There might be press interest at the end of the kidnapping, and you need to think carefully about what to say, if anything.
What should we do after the kidnap has ended?
You do not need to say anything.
Sometimes a short statement or press conference can provide the journalists with the quotes they need which then leaves the family time to relax outside of the spotlight. Hostage UK can help with this.
If you think you might sell your story, you need to limit what you say to the press. Remember to check first with family and friends to ensure there are no surprises for them and always take professional advice.
If you have had good relationships with certain journalists, do take the time to thank them afterwards. Give them feedback about anything that was distressing as good journalists will take this on board.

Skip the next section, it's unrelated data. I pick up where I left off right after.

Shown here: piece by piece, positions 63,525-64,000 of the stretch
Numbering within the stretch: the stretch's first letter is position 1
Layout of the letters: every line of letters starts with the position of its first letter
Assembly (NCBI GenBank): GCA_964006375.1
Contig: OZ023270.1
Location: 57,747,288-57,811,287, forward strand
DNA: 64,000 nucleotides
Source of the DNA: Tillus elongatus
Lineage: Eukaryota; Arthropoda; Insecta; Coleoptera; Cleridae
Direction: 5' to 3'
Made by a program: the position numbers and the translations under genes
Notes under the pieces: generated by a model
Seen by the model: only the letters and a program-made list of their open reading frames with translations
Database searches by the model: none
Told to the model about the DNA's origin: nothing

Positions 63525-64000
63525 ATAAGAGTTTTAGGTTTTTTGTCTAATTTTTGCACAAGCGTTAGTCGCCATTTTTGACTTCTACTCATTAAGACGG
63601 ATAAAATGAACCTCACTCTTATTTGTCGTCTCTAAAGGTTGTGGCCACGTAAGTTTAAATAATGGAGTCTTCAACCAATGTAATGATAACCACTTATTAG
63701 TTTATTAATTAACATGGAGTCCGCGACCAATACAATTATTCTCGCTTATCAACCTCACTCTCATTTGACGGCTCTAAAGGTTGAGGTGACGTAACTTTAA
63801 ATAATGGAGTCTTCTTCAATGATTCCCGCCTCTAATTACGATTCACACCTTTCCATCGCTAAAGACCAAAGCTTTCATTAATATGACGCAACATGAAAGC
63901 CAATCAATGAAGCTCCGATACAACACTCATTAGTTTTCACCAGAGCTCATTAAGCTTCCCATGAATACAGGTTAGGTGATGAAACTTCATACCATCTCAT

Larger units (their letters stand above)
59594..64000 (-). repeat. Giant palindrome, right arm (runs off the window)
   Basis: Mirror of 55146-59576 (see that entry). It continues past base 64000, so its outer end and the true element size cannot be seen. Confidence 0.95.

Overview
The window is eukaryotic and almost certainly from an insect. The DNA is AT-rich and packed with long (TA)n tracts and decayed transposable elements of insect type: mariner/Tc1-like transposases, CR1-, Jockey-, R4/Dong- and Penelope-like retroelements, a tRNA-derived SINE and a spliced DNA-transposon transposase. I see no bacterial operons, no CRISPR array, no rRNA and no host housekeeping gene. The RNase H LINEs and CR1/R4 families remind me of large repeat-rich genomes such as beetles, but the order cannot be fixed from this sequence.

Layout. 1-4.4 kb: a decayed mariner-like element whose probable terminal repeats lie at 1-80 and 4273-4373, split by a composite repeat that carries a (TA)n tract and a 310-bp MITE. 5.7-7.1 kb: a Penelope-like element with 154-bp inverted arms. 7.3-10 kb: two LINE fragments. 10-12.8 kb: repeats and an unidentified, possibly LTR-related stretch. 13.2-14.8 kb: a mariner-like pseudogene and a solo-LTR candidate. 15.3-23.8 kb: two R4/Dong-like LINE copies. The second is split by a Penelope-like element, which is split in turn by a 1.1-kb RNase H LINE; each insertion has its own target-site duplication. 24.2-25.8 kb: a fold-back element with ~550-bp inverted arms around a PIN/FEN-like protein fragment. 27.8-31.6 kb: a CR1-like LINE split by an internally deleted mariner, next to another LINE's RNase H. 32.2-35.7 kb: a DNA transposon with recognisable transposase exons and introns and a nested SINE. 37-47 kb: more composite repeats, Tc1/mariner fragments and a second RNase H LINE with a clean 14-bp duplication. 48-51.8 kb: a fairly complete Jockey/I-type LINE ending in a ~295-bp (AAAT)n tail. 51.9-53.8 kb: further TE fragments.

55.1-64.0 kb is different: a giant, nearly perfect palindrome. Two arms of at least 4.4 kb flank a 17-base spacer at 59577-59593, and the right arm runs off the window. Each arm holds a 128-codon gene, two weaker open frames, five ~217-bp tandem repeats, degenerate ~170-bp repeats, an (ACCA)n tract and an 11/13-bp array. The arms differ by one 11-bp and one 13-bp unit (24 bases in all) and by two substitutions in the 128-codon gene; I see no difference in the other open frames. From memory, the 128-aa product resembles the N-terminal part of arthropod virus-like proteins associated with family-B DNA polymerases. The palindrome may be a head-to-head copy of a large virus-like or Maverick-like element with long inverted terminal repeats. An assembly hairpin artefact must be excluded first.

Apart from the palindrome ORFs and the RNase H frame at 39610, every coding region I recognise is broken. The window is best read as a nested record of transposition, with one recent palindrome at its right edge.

You can also pass on your experiences to Hostage UK so we can update the guidance we give to families.
Ultimately, the decision to communicate directly with the media rests with the family.
How can Hostage UK assist me with the media?
Hostage UK can help you to handle the media during and after a kidnapping. You might want to talk through the pros and cons of media coverage, you might want to find specialists to help you handle the media, you might want help to understand the media as a whole and how it works. Hostage UK will always try to help you in any way we can.